What is the IT band?
The IT band, ITB or Iliotibial band is the largest piece of connective tissue or fascia in the human body. It is a long strip-like structure made of fibers that runs alongside the outer thigh from the top of your hip/pelvis to the top of your shinbone.
Also known as Iliotibial tract, it’s not a separate part though; but a wide thickening of fascia lata- an elastic connective tissue that covers your entire upper leg and extends to the lower leg. So, the IT band is not something we’re born with; rather something that grows, evolves and thickens overtime based on our movement.
And for that reason alone, you may not always notice the existence of this fibrous structure in the first place. Not unless you’re into some heavy workout routine or have encountered some sort of tightness in the outer part of your thighs.
Ironically, this part of the leg has many key functions in our day-to-day movements though.
You need a healthy and functional ITB to be able to dance.
Functions of The Iliotibial Band
The foremost function of the ITB, also known as Maissiat’s band is to help flex, extend, abduct, and rotate your hips both laterally and medially.
In addition to that, it also helps stabilize your hips and knees during key movements such as crawling, standing, and walking. Yet the most important function of the iliotibial tract is to help you with more dynamic and explosive activities like running, jumping, cycling, dancing, and HIT (high-intensity training).
Speaking of which, the ITB is known to play a particularly larger role in running. As Harvard puts it, the elastic nature of iliotibial band allows it to store and recycle more energy during running than other activities such as walking. To be clear, as you start running, one part of the ITB stretches and stores elastic energy as your leg goes backward, and releases it when the leg swings forward, saving energy and improving speed.
We’ll get to the functioning of the iliotibial band as well. But in order to do so, we must first get familiar with its basic anatomy. Let’s check it out.
The iliotibial tract originates at the iliac crest of the ilium- the large broad bone that forms the uppermost part of the pelvis. From there on, it runs down along the outside part of the thigh, while being continuous with the gluteus maximus (largest hip muscle) and tensor fascia latae (muscle of the thigh).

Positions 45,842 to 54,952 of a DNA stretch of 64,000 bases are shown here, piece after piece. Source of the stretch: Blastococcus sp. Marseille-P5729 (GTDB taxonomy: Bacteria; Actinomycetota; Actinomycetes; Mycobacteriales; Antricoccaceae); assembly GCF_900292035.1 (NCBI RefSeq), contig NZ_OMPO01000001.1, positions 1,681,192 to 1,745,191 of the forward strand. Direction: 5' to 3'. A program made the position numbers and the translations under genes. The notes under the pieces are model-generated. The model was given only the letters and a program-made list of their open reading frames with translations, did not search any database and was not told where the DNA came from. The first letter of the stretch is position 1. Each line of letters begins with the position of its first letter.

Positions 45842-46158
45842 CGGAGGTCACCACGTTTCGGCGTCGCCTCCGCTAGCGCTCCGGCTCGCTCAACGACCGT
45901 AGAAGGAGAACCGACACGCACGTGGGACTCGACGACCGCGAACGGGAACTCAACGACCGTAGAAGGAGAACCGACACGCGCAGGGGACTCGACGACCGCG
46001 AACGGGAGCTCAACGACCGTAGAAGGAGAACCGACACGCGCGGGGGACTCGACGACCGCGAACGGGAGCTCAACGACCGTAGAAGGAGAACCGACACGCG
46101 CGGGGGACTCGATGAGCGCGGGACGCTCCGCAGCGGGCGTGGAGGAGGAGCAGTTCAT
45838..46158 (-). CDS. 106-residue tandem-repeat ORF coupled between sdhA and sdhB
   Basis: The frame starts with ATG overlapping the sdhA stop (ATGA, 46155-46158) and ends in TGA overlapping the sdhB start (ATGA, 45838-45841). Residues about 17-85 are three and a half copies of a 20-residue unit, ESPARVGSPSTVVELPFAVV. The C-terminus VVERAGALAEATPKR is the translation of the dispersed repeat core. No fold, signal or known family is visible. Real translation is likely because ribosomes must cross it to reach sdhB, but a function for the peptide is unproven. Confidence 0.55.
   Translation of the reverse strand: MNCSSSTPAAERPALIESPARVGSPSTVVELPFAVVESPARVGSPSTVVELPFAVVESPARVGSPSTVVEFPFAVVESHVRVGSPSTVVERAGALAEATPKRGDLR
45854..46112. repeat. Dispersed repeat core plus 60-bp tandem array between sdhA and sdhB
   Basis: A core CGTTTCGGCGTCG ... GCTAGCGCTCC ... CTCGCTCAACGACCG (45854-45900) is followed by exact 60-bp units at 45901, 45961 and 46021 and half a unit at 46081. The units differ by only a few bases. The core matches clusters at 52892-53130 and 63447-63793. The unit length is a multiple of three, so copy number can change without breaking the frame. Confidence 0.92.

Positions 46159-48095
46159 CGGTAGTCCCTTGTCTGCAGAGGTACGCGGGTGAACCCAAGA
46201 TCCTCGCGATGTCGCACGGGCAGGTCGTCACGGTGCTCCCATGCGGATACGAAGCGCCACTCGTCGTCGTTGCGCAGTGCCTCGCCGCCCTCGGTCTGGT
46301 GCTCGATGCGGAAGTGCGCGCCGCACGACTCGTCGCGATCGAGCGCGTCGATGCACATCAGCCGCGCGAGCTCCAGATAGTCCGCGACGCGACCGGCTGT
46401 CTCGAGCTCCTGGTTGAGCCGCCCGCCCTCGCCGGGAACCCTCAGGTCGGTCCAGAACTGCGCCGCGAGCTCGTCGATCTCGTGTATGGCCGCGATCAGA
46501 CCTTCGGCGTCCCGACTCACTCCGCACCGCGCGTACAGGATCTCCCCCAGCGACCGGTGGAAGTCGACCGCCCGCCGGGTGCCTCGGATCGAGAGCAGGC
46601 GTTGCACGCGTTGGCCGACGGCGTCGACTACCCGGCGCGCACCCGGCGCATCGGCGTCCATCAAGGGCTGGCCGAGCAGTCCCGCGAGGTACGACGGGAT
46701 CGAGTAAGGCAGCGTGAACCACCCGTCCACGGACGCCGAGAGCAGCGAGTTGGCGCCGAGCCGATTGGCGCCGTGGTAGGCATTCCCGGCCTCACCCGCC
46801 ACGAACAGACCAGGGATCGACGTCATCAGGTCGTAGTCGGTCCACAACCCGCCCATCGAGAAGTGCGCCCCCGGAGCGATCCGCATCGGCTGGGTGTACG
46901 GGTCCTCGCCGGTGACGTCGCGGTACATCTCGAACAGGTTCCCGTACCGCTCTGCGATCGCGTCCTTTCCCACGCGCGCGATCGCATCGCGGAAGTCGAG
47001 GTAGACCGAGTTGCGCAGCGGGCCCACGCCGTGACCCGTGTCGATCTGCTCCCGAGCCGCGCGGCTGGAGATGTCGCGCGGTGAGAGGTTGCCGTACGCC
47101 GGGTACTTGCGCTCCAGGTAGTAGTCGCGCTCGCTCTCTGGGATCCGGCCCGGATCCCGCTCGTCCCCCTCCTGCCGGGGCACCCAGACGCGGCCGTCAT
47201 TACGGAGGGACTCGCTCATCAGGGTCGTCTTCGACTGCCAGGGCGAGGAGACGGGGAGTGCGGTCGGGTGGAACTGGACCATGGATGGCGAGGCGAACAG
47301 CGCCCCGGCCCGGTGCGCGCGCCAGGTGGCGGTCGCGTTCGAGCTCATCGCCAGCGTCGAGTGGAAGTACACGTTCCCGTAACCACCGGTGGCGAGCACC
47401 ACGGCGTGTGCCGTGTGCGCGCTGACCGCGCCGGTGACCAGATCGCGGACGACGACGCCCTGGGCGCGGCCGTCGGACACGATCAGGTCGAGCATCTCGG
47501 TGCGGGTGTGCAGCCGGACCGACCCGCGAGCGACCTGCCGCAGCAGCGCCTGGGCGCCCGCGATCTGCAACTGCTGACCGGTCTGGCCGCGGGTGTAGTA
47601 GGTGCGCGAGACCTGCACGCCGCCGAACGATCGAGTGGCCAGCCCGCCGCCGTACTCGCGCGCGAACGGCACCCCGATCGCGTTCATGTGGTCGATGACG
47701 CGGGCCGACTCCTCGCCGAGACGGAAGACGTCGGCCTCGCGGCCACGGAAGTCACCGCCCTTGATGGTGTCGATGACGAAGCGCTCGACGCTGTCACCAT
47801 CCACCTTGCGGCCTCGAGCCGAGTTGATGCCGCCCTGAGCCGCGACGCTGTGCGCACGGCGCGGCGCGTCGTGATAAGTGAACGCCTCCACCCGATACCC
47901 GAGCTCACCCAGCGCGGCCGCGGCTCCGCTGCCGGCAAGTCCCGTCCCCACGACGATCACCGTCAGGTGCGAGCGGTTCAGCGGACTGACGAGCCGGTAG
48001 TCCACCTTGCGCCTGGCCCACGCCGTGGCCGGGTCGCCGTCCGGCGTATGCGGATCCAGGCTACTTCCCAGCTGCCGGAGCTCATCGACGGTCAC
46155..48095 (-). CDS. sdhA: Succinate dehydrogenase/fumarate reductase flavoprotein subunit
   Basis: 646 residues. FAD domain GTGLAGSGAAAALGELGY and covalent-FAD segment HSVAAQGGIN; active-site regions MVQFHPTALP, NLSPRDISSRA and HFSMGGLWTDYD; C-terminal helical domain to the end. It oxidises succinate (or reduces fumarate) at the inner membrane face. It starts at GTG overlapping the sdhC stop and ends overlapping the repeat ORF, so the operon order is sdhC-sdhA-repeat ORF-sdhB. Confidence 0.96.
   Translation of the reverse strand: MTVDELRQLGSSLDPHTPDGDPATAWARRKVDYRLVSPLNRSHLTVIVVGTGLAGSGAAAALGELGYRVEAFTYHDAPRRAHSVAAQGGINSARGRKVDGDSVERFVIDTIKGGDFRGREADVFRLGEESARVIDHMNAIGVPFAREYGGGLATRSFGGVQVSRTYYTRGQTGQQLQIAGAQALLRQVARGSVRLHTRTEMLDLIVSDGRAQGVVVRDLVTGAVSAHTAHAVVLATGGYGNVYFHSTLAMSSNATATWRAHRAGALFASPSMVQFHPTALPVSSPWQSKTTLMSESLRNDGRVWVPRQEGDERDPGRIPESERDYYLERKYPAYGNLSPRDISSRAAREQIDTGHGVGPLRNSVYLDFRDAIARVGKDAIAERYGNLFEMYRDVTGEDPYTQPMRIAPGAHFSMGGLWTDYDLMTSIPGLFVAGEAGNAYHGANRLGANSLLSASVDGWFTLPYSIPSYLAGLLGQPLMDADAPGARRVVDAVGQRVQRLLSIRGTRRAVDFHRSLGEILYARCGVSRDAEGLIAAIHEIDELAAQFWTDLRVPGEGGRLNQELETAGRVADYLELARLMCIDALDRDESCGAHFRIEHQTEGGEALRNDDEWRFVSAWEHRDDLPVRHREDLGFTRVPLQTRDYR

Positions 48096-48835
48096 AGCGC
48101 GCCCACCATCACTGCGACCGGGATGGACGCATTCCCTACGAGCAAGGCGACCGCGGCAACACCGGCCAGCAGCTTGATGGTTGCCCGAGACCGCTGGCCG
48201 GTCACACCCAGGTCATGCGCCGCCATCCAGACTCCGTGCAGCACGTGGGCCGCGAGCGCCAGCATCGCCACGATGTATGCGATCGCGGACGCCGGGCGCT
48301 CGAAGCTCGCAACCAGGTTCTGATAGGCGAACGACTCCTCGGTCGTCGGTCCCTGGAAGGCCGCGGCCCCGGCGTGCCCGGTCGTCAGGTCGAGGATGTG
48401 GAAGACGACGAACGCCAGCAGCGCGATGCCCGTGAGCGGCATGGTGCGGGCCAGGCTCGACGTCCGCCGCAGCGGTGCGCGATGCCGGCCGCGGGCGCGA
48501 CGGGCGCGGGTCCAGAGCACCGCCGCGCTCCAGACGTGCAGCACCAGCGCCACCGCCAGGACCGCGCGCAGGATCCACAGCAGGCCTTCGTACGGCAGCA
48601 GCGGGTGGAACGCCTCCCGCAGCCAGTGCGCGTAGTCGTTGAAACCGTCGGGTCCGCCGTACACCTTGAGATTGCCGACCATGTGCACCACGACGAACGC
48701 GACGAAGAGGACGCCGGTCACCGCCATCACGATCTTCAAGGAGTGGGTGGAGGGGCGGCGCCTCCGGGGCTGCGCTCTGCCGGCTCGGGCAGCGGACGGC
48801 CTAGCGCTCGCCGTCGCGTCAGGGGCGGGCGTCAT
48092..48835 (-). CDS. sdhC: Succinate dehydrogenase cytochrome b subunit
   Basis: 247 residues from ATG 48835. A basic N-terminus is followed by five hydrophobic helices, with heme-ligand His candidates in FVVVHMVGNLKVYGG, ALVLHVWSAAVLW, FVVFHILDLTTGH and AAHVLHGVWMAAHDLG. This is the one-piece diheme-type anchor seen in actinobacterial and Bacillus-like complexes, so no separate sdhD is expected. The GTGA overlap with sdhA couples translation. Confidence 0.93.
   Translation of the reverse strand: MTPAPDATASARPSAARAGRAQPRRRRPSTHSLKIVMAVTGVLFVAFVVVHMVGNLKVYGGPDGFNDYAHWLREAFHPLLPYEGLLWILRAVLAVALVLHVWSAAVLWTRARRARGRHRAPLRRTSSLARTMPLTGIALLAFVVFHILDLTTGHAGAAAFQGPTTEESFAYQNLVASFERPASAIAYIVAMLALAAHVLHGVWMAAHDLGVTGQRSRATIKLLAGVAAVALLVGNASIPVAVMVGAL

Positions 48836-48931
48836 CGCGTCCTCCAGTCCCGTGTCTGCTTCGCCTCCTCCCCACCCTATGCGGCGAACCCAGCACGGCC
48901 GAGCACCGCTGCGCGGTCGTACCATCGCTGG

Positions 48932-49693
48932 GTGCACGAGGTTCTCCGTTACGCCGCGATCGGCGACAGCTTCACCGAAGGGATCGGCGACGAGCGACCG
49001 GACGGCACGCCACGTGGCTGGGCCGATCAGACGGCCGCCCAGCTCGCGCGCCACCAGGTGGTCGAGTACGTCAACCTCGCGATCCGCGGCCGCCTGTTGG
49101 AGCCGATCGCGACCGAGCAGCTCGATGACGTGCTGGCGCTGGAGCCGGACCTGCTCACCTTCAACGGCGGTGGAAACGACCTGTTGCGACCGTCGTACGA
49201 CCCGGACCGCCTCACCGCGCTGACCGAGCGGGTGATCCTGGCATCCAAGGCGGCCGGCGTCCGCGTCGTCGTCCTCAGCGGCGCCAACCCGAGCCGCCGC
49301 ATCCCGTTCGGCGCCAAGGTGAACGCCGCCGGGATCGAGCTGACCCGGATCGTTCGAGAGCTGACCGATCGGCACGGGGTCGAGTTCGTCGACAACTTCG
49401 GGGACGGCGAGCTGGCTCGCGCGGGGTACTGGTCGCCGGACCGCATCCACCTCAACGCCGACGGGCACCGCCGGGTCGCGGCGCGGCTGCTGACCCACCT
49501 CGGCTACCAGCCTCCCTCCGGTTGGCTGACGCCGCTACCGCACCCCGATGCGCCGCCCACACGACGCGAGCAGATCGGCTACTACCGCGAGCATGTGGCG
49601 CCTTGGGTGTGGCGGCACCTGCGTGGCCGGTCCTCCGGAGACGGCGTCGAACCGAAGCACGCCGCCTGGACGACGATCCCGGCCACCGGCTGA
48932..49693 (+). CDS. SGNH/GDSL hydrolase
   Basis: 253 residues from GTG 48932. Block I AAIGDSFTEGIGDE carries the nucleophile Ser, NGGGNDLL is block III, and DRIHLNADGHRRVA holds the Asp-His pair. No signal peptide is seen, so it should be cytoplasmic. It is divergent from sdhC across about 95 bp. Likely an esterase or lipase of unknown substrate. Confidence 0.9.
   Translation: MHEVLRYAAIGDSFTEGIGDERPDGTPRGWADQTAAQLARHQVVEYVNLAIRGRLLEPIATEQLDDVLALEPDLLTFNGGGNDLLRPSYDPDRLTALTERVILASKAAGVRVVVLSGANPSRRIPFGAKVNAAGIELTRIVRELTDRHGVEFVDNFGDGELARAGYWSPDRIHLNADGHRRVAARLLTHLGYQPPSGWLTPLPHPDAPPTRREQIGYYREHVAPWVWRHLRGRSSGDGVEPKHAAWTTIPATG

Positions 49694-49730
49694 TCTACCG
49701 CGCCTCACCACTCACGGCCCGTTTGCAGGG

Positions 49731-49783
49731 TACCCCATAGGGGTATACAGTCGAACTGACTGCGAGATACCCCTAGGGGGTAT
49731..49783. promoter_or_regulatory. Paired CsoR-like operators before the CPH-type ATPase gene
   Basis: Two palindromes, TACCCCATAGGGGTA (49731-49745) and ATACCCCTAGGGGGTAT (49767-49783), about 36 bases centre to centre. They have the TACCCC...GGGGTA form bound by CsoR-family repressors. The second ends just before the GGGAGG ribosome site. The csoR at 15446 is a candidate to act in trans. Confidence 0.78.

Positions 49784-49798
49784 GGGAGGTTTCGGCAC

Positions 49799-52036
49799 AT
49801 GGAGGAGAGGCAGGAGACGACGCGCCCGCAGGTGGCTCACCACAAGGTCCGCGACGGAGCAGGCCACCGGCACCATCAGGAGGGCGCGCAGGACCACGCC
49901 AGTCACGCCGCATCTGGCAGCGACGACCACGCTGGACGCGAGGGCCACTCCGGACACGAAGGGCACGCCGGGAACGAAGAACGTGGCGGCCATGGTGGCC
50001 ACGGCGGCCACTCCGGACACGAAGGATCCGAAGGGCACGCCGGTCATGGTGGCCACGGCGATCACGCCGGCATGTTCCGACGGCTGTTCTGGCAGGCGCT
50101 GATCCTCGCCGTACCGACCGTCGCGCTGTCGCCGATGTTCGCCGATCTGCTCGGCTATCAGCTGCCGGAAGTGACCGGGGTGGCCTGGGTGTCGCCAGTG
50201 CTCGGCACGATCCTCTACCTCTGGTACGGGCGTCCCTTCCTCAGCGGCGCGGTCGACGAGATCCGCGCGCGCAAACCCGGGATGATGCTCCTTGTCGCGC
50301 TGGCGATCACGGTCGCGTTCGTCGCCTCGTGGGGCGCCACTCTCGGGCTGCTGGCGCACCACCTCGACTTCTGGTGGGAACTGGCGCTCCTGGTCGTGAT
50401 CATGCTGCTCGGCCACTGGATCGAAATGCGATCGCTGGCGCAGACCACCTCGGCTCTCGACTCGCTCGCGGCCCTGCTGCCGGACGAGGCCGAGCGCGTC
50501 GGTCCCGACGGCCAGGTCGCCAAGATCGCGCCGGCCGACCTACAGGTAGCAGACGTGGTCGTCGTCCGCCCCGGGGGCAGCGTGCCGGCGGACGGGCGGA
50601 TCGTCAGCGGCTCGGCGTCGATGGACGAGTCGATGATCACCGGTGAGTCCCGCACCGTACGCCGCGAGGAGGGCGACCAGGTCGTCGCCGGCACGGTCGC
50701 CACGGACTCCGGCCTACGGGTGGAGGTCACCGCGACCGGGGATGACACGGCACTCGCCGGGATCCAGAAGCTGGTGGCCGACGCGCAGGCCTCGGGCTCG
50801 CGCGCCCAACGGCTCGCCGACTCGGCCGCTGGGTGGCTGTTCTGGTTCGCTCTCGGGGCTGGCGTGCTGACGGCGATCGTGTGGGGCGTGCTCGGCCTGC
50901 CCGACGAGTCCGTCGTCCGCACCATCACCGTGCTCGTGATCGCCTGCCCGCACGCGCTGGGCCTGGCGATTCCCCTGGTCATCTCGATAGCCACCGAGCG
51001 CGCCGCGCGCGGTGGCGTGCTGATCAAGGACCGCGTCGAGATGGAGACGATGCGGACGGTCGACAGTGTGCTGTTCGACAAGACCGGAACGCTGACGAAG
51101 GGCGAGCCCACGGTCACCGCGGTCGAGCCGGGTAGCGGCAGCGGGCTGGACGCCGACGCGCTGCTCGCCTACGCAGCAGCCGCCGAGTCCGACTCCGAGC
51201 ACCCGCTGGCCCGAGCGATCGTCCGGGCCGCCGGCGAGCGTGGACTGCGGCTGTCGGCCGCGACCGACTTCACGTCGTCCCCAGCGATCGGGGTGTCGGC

Like I said, the iliotibial band is nothing but tendinous thickening of fascia lata- the deep fascia of the thigh muscles. Attached to the hips, it encloses the thigh muscles and forms the outer limit of the fascial section of the thighs. Eventually, the fascia lata blends into the lower leg while attaching to the tibia and fibula, or shinbone in easy terms.
And that brings us to the way the IT band functions.
The IT band is a tendinous stripe that runs along the outer side of the thigh.
How Does The Iliotibial Band Function?
The functioning of the IT band is closely associated with its anatomical parts. That is gluteus maximus, tensor fascia latae, and fascia lata to be specific.
Most normal movements such as walking or running involves the contraction of gluteus maximus and tensor fascia latae. As these muscles contract and stabilize the pelvis over the femur, they also generate brute force through the fascia lata that results in increased tension in the ITB. But due to the elastic nature of the IT band, it stores this tension in the form of elastic energy. This energy is then recycled by the iliotibial tract so as to improve the efficiency of walking as well as other rapid activities like running and jumping.
Now, while sufficient use of the iliotibial band is quite vital; too much of it or too little of it can make it tight, irritated, or inflamed. This tightness can further cause friction in your knee joint, resulting in excruciating pain and in some cases refer hip pain as well. One of the most common examples of this mishap is a lateral knee injury, also known as the ITBS (Iliotibial band syndrome).
Luckily, the solution to many of the issues related with iliotibial band is well, its proper usage.
How to Relieve Pain in the ITB?
The iliotibial tract can be maintained and strengthened with regular exercise especially stretching, therapeutic workout such as yoga, and physical therapy.
IT band pain can also be reduced with NSAID (non-steroidal anti-inflammatory drugs).
In case it doesn’t work, there’s always the option of surgery which can be used as the last resort for unmanageable and severe conditions.
Here are some of the corrective exercises and yoga poses that you can try to counter most IT band issues:
- Wide-legged standing forward bend
- Hip bridge and lateral walk with resistance bands
- Deadlifts and reverse lunges
A freelance writer, a poet and an avid reader. He’s a passionate wordsmith who believes in writing content which is simple, beautiful and informative. He’s a practised communicator coached by British Academy.
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